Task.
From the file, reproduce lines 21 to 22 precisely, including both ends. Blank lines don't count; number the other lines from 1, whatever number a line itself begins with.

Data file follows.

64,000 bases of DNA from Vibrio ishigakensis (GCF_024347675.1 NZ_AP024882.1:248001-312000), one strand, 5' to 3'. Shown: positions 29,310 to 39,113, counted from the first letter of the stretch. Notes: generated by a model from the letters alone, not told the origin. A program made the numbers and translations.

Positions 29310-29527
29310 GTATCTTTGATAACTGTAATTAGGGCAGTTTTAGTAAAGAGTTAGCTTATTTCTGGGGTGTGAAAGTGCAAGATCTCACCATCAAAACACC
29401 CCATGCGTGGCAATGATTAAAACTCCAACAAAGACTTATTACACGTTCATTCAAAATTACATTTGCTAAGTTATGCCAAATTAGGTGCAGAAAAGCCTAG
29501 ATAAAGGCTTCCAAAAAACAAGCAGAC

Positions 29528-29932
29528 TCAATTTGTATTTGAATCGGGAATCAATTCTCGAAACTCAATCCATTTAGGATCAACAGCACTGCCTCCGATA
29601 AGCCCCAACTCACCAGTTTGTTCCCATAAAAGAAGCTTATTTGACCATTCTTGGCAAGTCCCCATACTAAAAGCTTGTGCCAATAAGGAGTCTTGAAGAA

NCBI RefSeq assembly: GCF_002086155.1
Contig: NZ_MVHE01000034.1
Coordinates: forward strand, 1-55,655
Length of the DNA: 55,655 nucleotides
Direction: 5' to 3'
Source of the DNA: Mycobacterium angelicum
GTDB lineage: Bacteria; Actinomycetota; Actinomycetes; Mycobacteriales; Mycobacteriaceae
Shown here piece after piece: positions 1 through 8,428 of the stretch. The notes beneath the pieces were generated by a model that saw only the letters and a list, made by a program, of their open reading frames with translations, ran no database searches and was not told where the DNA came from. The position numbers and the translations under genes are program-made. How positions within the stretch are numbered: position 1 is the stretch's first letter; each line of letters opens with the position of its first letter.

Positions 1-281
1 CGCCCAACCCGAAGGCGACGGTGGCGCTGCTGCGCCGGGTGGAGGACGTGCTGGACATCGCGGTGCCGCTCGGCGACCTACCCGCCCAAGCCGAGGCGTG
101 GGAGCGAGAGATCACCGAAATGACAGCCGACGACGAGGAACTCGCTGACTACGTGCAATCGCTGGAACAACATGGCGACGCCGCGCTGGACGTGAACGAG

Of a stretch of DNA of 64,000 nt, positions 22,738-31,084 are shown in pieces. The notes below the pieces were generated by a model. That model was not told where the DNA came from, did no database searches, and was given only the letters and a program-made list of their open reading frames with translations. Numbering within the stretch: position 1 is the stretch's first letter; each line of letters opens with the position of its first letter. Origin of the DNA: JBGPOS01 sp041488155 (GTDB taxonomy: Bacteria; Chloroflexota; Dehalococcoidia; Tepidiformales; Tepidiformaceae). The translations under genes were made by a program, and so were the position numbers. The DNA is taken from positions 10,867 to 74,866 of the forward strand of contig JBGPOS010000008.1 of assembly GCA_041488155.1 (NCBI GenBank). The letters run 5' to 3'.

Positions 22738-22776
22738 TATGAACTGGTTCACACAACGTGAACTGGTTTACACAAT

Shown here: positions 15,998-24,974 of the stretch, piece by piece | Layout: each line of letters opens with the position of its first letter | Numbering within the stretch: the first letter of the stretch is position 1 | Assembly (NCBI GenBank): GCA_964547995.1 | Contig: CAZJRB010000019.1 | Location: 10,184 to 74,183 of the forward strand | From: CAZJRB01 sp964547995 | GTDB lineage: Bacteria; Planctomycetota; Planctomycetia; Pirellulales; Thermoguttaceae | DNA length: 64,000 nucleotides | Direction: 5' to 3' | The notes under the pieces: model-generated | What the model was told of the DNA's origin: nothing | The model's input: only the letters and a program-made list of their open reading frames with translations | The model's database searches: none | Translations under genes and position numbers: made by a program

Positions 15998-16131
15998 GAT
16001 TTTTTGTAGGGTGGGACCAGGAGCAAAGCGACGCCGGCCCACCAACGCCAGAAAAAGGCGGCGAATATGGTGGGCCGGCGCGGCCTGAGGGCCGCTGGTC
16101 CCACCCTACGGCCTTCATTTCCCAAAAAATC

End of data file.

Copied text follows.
Positions 22738-22776
22738 TATGAACTGGTTCACACAACGTGAACTGGTTTACACAAT